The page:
(Yes, I know what “literally” means. I do not mean ‘figuratively’ or ‘as an exaggerated example’. I mean, when George R. R. Martin writes about what his characters eat, just the normal mundane foods they consume, he does it in a way that is interesting enough that it serves to draw you into the world, not make you yawn and wonder when he’s going to get on with the plot. I’m going to go out on a limb here and say few, if any, of the people reading this are that skilled at DMing.) You want your characters fighting vampiric half-dragon wolves with flaming vorpal swords! (You can read this as “the characters are using the swords” or “the wolves are using the swords” — either works.) So the world is going to be steeped in magic and monsters, and that’s that.
This is a “best case” scenario, where only the PCs, and their key antagonists, have access to magic, akin to older high fantasy like Lord Of The Rings.
Rules For Second Breakfast Not Included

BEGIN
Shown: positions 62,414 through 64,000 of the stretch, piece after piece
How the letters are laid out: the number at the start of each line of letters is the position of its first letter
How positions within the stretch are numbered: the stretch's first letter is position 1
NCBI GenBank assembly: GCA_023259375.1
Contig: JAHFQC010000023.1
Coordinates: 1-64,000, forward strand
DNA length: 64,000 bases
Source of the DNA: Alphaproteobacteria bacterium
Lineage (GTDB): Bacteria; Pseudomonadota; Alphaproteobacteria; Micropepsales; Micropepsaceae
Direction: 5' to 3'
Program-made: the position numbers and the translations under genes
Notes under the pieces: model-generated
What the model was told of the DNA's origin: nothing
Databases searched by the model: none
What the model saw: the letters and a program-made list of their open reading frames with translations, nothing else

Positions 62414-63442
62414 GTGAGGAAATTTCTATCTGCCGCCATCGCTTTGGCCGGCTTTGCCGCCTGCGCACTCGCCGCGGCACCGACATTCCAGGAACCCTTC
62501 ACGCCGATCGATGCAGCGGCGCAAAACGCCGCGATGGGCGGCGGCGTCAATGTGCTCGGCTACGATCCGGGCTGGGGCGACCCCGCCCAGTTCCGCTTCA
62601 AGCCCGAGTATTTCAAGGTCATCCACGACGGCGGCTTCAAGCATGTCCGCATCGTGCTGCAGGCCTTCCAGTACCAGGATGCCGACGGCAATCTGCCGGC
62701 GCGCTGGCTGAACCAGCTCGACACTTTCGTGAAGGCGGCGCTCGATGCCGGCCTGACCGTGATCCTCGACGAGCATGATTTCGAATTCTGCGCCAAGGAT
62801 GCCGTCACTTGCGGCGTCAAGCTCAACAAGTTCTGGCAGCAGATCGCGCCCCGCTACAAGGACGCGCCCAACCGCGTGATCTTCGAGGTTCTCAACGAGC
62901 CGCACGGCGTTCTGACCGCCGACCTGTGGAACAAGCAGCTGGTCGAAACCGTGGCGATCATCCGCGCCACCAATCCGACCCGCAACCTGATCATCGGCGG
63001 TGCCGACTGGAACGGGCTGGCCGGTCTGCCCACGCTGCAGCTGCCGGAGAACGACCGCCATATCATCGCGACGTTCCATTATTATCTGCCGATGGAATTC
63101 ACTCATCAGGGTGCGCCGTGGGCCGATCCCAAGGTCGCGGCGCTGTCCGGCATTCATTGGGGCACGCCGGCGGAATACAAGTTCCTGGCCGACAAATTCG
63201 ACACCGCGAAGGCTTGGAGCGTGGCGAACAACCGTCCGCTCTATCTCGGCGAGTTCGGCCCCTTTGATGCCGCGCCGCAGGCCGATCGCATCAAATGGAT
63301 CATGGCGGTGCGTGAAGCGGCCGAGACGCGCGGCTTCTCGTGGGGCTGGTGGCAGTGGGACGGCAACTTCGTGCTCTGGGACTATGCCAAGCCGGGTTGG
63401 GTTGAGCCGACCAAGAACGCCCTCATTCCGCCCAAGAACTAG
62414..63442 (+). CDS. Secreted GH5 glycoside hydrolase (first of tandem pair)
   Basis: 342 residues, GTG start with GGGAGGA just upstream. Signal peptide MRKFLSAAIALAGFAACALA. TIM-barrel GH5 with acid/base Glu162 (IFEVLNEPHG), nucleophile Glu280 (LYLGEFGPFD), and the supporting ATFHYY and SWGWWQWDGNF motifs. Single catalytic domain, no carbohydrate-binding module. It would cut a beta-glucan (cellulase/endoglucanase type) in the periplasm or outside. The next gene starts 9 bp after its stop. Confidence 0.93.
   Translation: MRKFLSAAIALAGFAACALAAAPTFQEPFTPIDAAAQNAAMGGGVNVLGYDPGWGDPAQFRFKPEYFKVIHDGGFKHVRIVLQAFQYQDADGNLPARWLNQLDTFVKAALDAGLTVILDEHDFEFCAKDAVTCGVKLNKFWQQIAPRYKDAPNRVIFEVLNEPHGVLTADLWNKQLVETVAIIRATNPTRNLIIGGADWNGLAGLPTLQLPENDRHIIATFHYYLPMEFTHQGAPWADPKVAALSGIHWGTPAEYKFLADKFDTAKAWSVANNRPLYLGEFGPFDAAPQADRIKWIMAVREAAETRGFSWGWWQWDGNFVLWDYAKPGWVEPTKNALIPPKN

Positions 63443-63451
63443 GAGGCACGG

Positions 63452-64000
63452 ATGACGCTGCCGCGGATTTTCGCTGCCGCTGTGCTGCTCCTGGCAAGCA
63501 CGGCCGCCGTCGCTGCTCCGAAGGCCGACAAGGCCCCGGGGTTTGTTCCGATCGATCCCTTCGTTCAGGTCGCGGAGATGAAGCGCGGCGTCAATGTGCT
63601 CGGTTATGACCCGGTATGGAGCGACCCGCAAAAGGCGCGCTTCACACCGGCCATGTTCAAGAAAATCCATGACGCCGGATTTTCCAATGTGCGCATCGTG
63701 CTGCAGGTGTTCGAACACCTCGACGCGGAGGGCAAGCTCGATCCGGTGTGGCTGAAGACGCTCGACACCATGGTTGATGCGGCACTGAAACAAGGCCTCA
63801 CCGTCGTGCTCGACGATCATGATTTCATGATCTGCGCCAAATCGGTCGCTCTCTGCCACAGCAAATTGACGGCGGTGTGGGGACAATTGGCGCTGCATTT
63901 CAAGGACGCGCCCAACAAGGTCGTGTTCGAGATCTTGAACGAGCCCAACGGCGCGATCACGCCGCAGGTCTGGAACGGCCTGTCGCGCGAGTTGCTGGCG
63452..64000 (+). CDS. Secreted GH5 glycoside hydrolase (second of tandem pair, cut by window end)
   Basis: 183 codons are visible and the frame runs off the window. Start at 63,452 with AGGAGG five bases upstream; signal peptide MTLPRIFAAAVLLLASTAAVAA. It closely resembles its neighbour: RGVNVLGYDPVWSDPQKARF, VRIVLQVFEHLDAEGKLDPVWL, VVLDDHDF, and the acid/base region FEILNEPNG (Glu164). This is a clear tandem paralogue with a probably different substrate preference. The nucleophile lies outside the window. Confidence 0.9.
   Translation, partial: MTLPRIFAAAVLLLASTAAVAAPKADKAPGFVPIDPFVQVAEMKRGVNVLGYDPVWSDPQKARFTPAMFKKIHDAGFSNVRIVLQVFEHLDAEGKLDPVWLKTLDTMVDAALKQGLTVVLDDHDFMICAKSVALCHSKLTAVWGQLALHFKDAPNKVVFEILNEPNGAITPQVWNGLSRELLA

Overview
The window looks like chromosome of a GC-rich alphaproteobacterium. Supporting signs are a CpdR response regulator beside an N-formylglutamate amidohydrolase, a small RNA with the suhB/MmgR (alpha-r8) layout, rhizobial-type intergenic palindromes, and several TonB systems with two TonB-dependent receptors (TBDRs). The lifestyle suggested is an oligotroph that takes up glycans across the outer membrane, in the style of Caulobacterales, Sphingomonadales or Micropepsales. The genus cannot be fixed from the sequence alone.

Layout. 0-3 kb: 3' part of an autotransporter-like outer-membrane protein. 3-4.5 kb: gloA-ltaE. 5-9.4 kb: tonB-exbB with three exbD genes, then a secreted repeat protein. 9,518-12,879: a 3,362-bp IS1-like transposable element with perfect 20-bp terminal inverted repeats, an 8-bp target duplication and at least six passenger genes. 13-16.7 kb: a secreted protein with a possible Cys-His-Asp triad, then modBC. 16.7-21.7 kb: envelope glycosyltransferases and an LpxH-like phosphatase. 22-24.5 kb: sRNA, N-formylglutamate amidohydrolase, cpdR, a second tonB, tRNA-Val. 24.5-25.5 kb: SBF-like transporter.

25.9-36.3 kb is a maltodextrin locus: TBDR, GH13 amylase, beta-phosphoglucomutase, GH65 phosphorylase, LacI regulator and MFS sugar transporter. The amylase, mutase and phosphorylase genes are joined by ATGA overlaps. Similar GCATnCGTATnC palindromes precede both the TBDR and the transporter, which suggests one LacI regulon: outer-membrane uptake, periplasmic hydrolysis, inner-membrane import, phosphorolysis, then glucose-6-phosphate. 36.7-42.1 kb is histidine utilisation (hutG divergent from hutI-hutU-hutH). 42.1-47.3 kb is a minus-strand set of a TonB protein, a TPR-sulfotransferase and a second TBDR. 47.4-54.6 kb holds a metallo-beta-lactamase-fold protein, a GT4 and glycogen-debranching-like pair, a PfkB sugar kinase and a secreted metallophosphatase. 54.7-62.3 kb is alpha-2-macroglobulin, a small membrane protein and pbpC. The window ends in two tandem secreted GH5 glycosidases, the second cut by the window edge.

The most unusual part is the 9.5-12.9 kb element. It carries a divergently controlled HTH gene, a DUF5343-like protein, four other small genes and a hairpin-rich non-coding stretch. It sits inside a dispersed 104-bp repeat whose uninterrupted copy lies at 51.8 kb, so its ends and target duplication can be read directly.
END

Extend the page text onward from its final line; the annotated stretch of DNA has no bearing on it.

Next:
The NPCs may oooh and ahhh and swoon over the magic, but there’s still no getting around the fact that the players know exactly how many plusses Gorthandiril, The Lost Sword Of The True Kings Of The Far Lands, has, and how much better it is than a mundane sword, and that they’ll toss it down a well if a sword with more plusses shows up. Even in this case, if the campaign is long, the amount of magic in it will invariably creep up, if only to keep the enemies and the players on an equal footing. Further, it’s quite impossible to pull many of the tricks that authors pull when you’re dealing with players. They’ll loot every item they can find, and “mumble mumble doesn’t work for you mumble mumble” grows thin. Even more, no matter what wondrous, enthralling, truly mystical marvel you create, as an item or as a feature of the world, some player is going to find a way to exploit the living crap out of it by treating it as a fact of the world and then reasoning forward from that fact… and that leads us to the more common scenario.